• Does either parent have a serious illness or disability that could prevent them from providing adequate childcare?
  • Does the child have a personal preference?
  • How much income does each parent earn?
  • How will the child’s schooling and social relationships be impacted if he or she moves to a new home?

Existing custody orders can be modified if the family has a change in circumstances, such as:

  • Either parent getting a new job.
  • Either parent moving.
  • Either parent remarrying.
  • The child growing older.

Parenting Time and Visitation Rights in California

Custody shared between parents is known as “joint custody.” If sole custody (exclusive custody) is granted to either parent, he or she is known as the “custodial parent.” The parent without custody is the “non-custodial parent.”
If one parent is awarded sole custody, it does not mean the non-custodial parent will be shut out of the child’s life completely. On the contrary, non-custodial parents are generally entitled to a minimum amount of “visitation” or “parenting time” each month. These terms are interchangeable. You and your spouse can work together to devise your own parenting plan, though the plan must obtain the court’s approval in order to be confirmed and move forward.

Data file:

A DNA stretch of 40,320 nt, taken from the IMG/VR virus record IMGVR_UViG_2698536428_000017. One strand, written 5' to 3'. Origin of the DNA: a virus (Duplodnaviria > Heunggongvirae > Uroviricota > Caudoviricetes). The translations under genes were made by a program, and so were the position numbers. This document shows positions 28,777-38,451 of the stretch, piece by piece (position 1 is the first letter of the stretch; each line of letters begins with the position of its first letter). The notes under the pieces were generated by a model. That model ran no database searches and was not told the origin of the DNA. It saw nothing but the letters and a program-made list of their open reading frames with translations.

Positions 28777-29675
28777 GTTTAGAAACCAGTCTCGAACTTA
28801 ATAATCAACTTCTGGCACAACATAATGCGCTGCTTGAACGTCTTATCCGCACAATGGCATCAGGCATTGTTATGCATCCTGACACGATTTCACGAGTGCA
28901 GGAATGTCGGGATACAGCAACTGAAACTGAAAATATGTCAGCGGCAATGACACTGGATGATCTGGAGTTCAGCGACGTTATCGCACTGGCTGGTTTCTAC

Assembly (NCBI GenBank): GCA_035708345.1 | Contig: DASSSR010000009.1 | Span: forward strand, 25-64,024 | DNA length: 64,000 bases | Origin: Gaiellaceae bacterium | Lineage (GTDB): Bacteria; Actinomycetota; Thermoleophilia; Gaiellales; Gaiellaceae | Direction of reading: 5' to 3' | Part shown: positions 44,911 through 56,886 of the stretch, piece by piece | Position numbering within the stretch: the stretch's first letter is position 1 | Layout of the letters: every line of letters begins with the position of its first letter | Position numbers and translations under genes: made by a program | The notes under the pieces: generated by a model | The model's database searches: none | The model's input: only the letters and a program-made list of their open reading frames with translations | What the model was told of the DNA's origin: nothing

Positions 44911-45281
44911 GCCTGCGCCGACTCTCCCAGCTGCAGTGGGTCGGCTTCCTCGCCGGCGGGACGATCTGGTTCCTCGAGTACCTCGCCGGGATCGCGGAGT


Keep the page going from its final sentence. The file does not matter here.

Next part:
In some cases, the judge may order a neutral third party to be physically present during visitation sessions, which is known as “supervised visitation.” Supervised visitation may be ordered for a number of reasons, such as concerns about parental abduction, a history of substance abuse, or a history of child neglect.

child custody laws in california

California Custody Lawyers Serving Ventura and Santa Barbara Counties

A child custody dispute is more than just a legal disagreement – it’s a battle for the right to shape and participate in your son or daughter’s childhood. When so much is at stake, you cannot afford to challenge your spouse’s custody demands without the benefit of effective, results-oriented, experience-driven legal representation fighting in your corner.
At The Law Offices of Bamieh & De Smeth, PLC, we understand how much custody means to you. We know you are probably more concerned over gaining or losing custody than with any other aspect of your entire divorce case. We take your concerns seriously, and will fight tirelessly in court to demonstrate and preserve the precious connection that bonds you to your children.
Our law offices have convenient, easy-to-find locations in downtown Santa Barbara and downtown Ventura. We provide legal services for both counties, including Buellton, Camarillo, Carpinteria, El Rio, Fillmore, Goleta, Guadalupe, Isla Vista, Lompoc, Meiners Oaks, Mira Monte, Mission Hills, Montecito, Moorpark, Oak Park, Oak View, Ojai, Orcutt, Oxnard, Port Hueneme, Santa Maria, Santa Paula, Santa Ynez, Simi Valley, Solvang, Thousand Oaks, Vandenberg Village, and beyond. For a free legal consultation concerning your custody dispute and how we can help you resolve it, contact our law offices right away at (805) 643-5555.